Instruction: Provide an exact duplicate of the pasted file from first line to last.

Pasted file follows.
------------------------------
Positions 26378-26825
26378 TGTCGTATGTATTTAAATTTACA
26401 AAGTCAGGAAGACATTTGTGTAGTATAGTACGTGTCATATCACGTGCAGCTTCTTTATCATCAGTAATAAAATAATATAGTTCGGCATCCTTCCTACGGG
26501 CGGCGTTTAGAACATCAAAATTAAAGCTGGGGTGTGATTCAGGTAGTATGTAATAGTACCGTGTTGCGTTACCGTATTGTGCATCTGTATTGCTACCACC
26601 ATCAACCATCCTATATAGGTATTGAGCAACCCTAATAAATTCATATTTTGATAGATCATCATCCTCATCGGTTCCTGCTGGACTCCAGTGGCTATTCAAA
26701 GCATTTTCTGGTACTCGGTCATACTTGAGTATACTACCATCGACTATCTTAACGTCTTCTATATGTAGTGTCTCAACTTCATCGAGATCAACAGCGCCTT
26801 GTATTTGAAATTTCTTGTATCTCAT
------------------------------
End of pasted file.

Positions 26378-26825
26378 TGTCGTATGTATTTAAATTTACA
26401 AAGTCAGGAAGACATTTGTGTAGTATAGTACGTGTCATATCACGTGCAGCTTCTTTATCATCAGTAATAAAATAATATAGTTCGGCATCCTTCCTACGGG
26501 CGGCGTTTAGAACATCAAAATTAAAGCTGGGGTGTGATTCAGGTAGTATGTAATAGTACCGTGTTGCGTTACCGTATTGTGCATCTGTATTGCTACCACC
26601 ATCAACCATCCTATATAGGTATTGAGCAACCCTAATAAATTCATATTTTGATAGATCATCATCCTCATCGGTTCCTGCTGGACTCCAGTGGCTATTCAAA
26701 GCATTTTCTGGTACTCGGTCATACTTGAGTATACTACCATCGACTATCTTAACGTCTTCTATATGTAGTGTCTCAACTTCATCGAGATCAACAGCGCCTT
26801 GTATTTGAAATTTCTTGTATCTCAT